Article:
Miley Cyrus’ Endless Summer Vacation is the perfect goodbye to messy histories and hello to new opportunities. Teased by the enlightened divorce bop “Flowers,” Cyrus zeroes in on the independence angle as she reflects on past relationships and finally accepts the heartbreak while welcoming in new love for herself and others.
The pop star’s eighth LP is as much a statement of moving on as it is a mature amalgamation of her musical history. There are moments of perfect, on-trend radio pop blended with country, psychedelic rock, and Eighties synths. The final result is a powerful artistic statement, focused and clear-eyed as Cyrus seems to have found herself in her thirties.
Here are key takeaways and first impressions of Endless Summer Vacation.
It’s not a straightforward divorce album.
Plastic Hearts (and the one-off kiss-off “Slide Away”) were Cyrus’ more direct statements on the end of her marriage to longtime love Liam Hemsworth. The two had been “to hell” together, as she mentions on “Jaded,” having experienced on-and-off engagements, a devastating house fire and, ultimately, a rocky matrimony that ended more quickly than either anticipated. “Flowers” — and the countless fan readings of all the potentially shady references to Hemsworth’s alleged infidelity — made people think Cyrus was working on an album-length review of her marriage that would prove even more scathing than her previous releases. But while there are pointed break-up moments on Endless Summer Vacation — on the visceral “Muddy Feet,” she sings “You smell like perfume that I didn’t purchase” — Cyrus is firmly in the present, pleased about where she landed.
Much of the album is focused on budding romance and intimacy — and features Cyrus’ new beau.
Swerving away from all the “Flowers” discourse, Cyrus focuses on love and sex for most of the songs on Endless Summer Vacation. The tracks are buzzing with the hope of new love and the end of sexual and romantic droughts, as the second single “River” shows. Other tracks like “Rose Colored Lenses,” “You” and “Violet Chemistry,” are dripping with the intoxication of meeting a new lover who makes it feel like you’re the only two people in the world. To take it one step forward, Cyrus even worked on a pair of these new songs with her latest beau, who is likely the inspiration for the more hopeful material on the album. She has been stepping out on red carpets with musician Maxx Morando, who is credited as a writer and producer on “Handstand” and “Violet Chemistry.”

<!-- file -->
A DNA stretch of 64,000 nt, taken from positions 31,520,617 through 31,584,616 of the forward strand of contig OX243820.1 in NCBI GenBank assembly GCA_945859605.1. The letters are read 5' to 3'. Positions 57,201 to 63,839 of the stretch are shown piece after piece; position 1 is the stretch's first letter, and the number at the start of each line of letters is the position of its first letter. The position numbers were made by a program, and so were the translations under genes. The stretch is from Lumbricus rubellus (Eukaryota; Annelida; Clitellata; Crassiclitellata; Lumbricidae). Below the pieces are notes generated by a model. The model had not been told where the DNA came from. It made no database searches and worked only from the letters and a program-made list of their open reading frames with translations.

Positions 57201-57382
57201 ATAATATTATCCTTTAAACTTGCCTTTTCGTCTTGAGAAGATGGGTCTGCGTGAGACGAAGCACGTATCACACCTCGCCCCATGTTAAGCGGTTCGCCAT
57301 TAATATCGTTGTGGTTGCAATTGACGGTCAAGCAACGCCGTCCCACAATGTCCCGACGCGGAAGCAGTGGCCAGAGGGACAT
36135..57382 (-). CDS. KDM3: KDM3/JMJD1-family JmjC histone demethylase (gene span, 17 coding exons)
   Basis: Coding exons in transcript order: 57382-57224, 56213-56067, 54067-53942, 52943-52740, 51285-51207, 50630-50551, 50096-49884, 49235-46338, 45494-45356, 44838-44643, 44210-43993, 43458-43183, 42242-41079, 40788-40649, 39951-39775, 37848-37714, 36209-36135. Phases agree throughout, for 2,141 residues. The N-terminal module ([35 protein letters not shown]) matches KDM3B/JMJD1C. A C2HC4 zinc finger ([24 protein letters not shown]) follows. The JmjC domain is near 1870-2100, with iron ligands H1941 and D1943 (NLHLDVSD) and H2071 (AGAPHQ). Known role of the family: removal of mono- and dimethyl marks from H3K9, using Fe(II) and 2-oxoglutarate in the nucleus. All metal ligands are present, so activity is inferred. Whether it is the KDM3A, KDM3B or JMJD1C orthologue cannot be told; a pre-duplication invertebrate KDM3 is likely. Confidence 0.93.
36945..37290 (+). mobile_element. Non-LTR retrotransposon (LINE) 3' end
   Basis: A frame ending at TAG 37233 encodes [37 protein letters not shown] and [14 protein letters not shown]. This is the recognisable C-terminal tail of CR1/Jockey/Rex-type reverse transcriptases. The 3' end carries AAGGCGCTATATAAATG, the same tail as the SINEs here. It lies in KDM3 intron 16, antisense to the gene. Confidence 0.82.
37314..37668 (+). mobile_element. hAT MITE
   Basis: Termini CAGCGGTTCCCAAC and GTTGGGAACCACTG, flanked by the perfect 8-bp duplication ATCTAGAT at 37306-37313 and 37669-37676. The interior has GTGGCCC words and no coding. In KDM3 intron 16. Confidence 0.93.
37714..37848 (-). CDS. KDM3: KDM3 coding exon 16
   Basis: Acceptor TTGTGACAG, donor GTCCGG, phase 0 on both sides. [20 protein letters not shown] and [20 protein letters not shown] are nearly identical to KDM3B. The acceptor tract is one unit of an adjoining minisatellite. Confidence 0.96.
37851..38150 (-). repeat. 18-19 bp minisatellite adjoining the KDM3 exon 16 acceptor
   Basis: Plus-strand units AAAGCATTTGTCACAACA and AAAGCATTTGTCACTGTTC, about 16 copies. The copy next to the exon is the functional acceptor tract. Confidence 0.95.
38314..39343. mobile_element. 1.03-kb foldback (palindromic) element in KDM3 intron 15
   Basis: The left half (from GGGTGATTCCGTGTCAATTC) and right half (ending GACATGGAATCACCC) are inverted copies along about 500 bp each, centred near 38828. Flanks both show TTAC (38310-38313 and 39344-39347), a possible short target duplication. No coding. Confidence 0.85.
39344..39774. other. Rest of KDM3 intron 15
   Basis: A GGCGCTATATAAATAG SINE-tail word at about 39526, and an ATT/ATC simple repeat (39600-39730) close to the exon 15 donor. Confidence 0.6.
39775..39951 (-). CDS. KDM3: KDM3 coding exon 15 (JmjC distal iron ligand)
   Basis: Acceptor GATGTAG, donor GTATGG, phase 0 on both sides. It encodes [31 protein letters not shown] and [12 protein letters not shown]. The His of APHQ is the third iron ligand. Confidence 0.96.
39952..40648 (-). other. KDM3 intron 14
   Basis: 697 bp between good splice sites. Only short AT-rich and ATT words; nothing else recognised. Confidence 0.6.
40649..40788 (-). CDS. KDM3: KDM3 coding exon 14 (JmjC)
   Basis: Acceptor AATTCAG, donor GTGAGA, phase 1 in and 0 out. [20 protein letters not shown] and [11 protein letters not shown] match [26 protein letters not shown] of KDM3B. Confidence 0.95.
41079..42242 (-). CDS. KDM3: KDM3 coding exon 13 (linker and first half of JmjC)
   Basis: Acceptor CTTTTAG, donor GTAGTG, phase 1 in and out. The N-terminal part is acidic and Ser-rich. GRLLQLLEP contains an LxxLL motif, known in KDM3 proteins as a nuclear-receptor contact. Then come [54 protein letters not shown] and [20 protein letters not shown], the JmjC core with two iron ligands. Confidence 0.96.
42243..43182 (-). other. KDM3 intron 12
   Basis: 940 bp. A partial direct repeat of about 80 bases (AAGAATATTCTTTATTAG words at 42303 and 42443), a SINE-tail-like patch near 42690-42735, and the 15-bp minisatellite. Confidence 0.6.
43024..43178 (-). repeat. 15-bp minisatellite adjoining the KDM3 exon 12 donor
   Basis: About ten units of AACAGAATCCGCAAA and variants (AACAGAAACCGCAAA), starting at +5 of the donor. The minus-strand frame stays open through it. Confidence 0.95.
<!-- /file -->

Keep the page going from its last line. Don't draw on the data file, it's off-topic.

The features are surprisingly subdued.
When it was revealed that Brandi Carlile and Sia would be featured on the album, many anticipated big-voiced sing-offs between the stars. Instead, both Carlile and Sia merely offer gorgeous harmonies and ad-libs on their respective tracks, keeping Cyrus front and center. In the credits, her more surprising collaborators like director Harmony Korine (“Handstand”), James Blake (“Violet Chemistry”) and Greg Kurstin (“Jaded”) never detract from Cyrus’ clear vision.
Cyrus is oddly more authentic when she lets herself be all creative versions of herself at once.
Since her Disney days, Cyrus has bounced dramatically between musical styles and big personal statements. Whenever she’s shard a new version of herself, she’s jumped all the way in, completely shedding her past in the process. Endless Summer Vacation feels like a pure distillation of her entire musical history, ebbing and flowing together in seamless harmony. Kid Harpoon and Tyler Johnson’s Nashville-inspired yet forward-looking pop production helps keep the sound cohesive while allowing plenty of space for old friends like Mike Will Made-It to come back into the fold and unlock something new with Cyrus. In her music, Cyrus has never had a clearer eye on the target. This time, she’s shooting to kill.
Above all else, the focus of this album is Miley.
At the core of each song is a decidedly independent Miley Cyrus, one who is reflecting deeply on what it means to be your own partner. Tracks like “Thousand Miles,” “Island” and “Wonder Woman” zero in specifically on the complexities in being your own support system: the sadness that often propels you to that discovery as well as the freedom and relief that follow. And unlike her past songs about love and intimacy, Cyrus largely avoids the self-deprecation and dependency of her past songs on the same subjects. Instead of presenting herself as a red flag like she did on most of Plastic Hearts, she gently makes clear that the strong will survive.
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